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In Danville, Virginia, an Early Adopter of Open Access Seeks to Prove the Business Model

Jericho Casper

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Postcard depicting Danville, Va. from the Boston Public Library used with permission

July 14, 2020 — The United States’ first municipally owned open-access fiber network continues to revitalize the business sector of Danville, Virginia.

Opportunities exist today in Danville and surrounding counties that never could have before, thanks to the city’s open access network, known as Network Danville or nDanville for short.

nDanville is a city-owned open access network consisting of approximately 150 miles of fiber optic cables, which provide Gigabit service to three communities in southern Virginia.

As a result of the network, Danville has transitioned from being known for having the highest unemployment rate in Virginia to being ranked as one of the top digital cities and business destinations in the nation.

“Today, the nDanville network connects hundreds of businesses, has sharply reduced costs for local government, health care providers and local schools, and has introduced more competition into the telecommunications marketplace,” said Joe King, city manager of Danville until 2015, in an interview with Community Networks.

Danville paved the way for open access

At the time of its development in the early 2000s, “nDanville was a visionary project,” according to the network’s designer Andrew Cohill, CEO of consulting firm Design Nine.

In the 1990s, Danville’s economy began to stagnate as the city’s two primary industries, textiles and tobacco, faced adversities. The use of tobacco declined and textile manufacturers began outsourcing labor to save money.

Postcard depicting tobacco auction in Danville, Va. from the Boston Public Library used with permission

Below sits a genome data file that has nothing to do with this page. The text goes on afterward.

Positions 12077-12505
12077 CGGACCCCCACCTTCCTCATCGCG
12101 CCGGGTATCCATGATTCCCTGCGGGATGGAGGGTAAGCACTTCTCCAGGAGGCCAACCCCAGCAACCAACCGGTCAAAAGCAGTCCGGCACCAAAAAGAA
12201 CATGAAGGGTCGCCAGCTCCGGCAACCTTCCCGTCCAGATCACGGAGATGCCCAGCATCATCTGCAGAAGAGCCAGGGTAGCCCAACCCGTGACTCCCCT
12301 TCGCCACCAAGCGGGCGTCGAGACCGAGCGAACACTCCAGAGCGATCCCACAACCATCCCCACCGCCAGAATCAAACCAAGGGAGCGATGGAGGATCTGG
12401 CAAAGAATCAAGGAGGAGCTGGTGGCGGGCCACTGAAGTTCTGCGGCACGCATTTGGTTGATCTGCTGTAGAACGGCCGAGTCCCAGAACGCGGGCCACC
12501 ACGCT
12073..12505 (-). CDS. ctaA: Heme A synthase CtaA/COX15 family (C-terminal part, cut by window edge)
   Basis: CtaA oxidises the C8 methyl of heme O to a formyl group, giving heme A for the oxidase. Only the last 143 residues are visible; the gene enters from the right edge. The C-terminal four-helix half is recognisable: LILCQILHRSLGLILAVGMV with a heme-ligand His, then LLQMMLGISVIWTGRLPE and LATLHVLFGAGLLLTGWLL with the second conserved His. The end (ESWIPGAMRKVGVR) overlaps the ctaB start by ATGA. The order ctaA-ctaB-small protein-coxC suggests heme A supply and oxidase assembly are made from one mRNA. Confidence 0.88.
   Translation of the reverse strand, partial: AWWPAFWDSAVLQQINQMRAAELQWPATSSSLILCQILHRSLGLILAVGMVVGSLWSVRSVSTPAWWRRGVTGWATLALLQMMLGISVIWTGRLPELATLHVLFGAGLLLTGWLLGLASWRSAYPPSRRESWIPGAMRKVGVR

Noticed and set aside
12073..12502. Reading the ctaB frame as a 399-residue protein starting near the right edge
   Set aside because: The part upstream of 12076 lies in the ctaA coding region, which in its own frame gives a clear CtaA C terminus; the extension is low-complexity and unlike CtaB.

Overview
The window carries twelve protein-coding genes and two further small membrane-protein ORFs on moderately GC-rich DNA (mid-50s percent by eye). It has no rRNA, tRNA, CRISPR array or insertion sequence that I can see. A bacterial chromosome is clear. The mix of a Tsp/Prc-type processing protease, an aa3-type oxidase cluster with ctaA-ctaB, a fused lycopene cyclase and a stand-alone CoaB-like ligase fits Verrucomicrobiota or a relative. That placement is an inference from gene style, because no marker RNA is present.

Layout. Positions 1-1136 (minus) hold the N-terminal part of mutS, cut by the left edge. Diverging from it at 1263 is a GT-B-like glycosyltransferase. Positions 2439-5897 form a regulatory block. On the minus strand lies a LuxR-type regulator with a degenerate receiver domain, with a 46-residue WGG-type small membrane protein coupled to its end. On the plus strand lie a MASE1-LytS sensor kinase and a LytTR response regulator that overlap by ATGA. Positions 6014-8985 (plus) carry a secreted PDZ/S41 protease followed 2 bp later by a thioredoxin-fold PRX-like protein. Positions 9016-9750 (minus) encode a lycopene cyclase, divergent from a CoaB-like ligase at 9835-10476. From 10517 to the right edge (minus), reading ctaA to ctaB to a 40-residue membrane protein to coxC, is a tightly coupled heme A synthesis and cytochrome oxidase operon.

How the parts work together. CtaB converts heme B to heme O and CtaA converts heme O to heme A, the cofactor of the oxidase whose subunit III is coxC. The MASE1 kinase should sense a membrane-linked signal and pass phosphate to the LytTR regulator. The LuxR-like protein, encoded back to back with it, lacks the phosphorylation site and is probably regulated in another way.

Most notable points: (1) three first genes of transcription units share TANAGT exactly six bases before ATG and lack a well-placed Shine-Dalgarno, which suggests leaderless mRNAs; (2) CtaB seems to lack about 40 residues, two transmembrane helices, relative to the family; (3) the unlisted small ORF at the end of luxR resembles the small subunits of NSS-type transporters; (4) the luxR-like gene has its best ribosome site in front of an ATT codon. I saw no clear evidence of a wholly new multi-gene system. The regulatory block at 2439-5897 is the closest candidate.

The city was stuck in a duopoly, dictated by two incumbent providers: Verizon and Comcast.

City leaders, economic developers and regional organizations were tasked with creating a model for a public network that would not compete with the private sector.

Other Virginia cities were struggling with lawsuits at the time for this very reason, as Virginia is one of many states that have laws imposing some form of restrictions against municipal broadband.

After much deliberation, leaders decided to utilize an open access model.

nDanville paved the way at a time when open access networks were an untried model in America.

Proponents see open access as a better business model

Open access networks utilize an alternative business model than traditional telecommunications networks, aiming to generate competition to better serve users and overcome incumbent monopoly control.

Unlike more common vertically integrated network arrangements, meaning that one company owns, operates and provides services on the network, an open access network utilizes a horizontally layered business model.

In an open access network, the owner or manager of the network does not supply services for the network. Instead, services are supplied by independent internet service providers.

There are two different models utilized by open access networks: a two-layer model or a three-layer model.

In the two-layer open access model, one entity is the network owner and operator, while multiple service providers deliver services over the network.

nDanville utilizes the three-layer open access model, in which the network infrastructure is owned by one entity such as a company, community-owned enterprise or municipality, the operations and maintenance of services are run by a second company, and the internet service providers selling their services to subscribers compromise a separate third company. In almost all cases, multiple companies operate in the services layer.

Generally, the network owner funds the construction of the infrastructure, the operator oversees construction and maintenance and the providers provide internet service to end users.

The open access network owner remains neutral and offers standard pricing to internet service providers on its network.

Unlike other broadband business models, open access networks offer unique opportunities to benefit all stakeholders and most importantly customers, as competition generated between independent service providers ensures lower prices and higher quality of service for subscribers.

Building open access networks benefits incumbents and internet service providers by lowering the barrier for entry into the market, alleviating the capital heavy infrastructure building process.

Utilizing an alternative business model to the one utilized by incumbents alters the underlying costs, revenue and income potential for the network.

nDanville’s slow and steady growth has proven successful

Because Danville already had ownership of a municipal electric plant, nDanville’s fiber network is operated as a city-owned utility.

This gave the city an advantage to transition with ease, eliminating the negotiation process necessary for pole attachment fees and minimizing overall costs.

Postcard depicting a mill in Danville, Va. from the Boston Public Library used with permission